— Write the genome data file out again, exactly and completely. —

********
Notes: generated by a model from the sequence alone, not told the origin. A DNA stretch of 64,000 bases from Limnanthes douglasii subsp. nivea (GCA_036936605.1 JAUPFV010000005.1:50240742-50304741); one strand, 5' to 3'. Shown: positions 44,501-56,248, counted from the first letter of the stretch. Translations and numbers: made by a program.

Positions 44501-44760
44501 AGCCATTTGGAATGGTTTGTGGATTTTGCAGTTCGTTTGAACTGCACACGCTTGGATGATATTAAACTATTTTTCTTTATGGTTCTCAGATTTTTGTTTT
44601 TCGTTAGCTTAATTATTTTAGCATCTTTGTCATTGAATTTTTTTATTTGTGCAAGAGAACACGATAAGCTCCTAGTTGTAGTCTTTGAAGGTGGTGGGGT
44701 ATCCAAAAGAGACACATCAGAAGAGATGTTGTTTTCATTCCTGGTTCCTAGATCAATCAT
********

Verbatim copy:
Notes: generated by a model from the sequence alone, not told the origin. A DNA stretch of 64,000 bases from Limnanthes douglasii subsp. nivea (GCA_036936605.1 JAUPFV010000005.1:50240742-50304741); one strand, 5' to 3'. Shown: positions 44,501-56,248, counted from the first letter of the stretch. Translations and numbers: made by a program.

Positions 44501-44760
44501 AGCCATTTGGAATGGTTTGTGGATTTTGCAGTTCGTTTGAACTGCACACGCTTGGATGATATTAAACTATTTTTCTTTATGGTTCTCAGATTTTTGTTTT
44601 TCGTTAGCTTAATTATTTTAGCATCTTTGTCATTGAATTTTTTTATTTGTGCAAGAGAACACGATAAGCTCCTAGTTGTAGTCTTTGAAGGTGGTGGGGT
44701 ATCCAAAAGAGACACATCAGAAGAGATGTTGTTTTCATTCCTGGTTCCTAGATCAATCAT